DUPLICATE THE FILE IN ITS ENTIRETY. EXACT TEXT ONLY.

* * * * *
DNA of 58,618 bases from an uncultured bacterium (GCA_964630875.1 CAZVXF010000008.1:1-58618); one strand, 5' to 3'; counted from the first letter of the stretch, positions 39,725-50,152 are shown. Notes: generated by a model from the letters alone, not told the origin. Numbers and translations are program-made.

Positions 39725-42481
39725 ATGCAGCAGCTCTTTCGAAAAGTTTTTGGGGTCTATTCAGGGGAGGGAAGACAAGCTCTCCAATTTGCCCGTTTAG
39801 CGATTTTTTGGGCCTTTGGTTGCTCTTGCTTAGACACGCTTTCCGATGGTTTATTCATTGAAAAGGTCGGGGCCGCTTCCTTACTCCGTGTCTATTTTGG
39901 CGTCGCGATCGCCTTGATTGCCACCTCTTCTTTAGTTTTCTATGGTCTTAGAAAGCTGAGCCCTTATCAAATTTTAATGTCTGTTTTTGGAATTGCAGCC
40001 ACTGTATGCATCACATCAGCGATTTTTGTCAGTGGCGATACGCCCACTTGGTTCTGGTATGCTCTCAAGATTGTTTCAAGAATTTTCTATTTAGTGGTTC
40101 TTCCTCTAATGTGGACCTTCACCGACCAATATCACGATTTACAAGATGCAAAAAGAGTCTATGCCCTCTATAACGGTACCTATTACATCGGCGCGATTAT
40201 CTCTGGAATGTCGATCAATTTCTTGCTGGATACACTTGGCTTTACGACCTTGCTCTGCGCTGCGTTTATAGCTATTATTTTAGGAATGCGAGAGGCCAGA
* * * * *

DNA of 58,618 bases from an uncultured bacterium (GCA_964630875.1 CAZVXF010000008.1:1-58618); one strand, 5' to 3'; counted from the first letter of the stretch, positions 39,725-50,152 are shown. Notes: generated by a model from the letters alone, not told the origin. Numbers and translations are program-made.

Positions 39725-42481
39725 ATGCAGCAGCTCTTTCGAAAAGTTTTTGGGGTCTATTCAGGGGAGGGAAGACAAGCTCTCCAATTTGCCCGTTTAG
39801 CGATTTTTTGGGCCTTTGGTTGCTCTTGCTTAGACACGCTTTCCGATGGTTTATTCATTGAAAAGGTCGGGGCCGCTTCCTTACTCCGTGTCTATTTTGG
39901 CGTCGCGATCGCCTTGATTGCCACCTCTTCTTTAGTTTTCTATGGTCTTAGAAAGCTGAGCCCTTATCAAATTTTAATGTCTGTTTTTGGAATTGCAGCC
40001 ACTGTATGCATCACATCAGCGATTTTTGTCAGTGGCGATACGCCCACTTGGTTCTGGTATGCTCTCAAGATTGTTTCAAGAATTTTCTATTTAGTGGTTC
40101 TTCCTCTAATGTGGACCTTCACCGACCAATATCACGATTTACAAGATGCAAAAAGAGTCTATGCCCTCTATAACGGTACCTATTACATCGGCGCGATTAT
40201 CTCTGGAATGTCGATCAATTTCTTGCTGGATACACTTGGCTTTACGACCTTGCTCTGCGCTGCGTTTATAGCTATTATTTTAGGAATGCGAGAGGCCAGA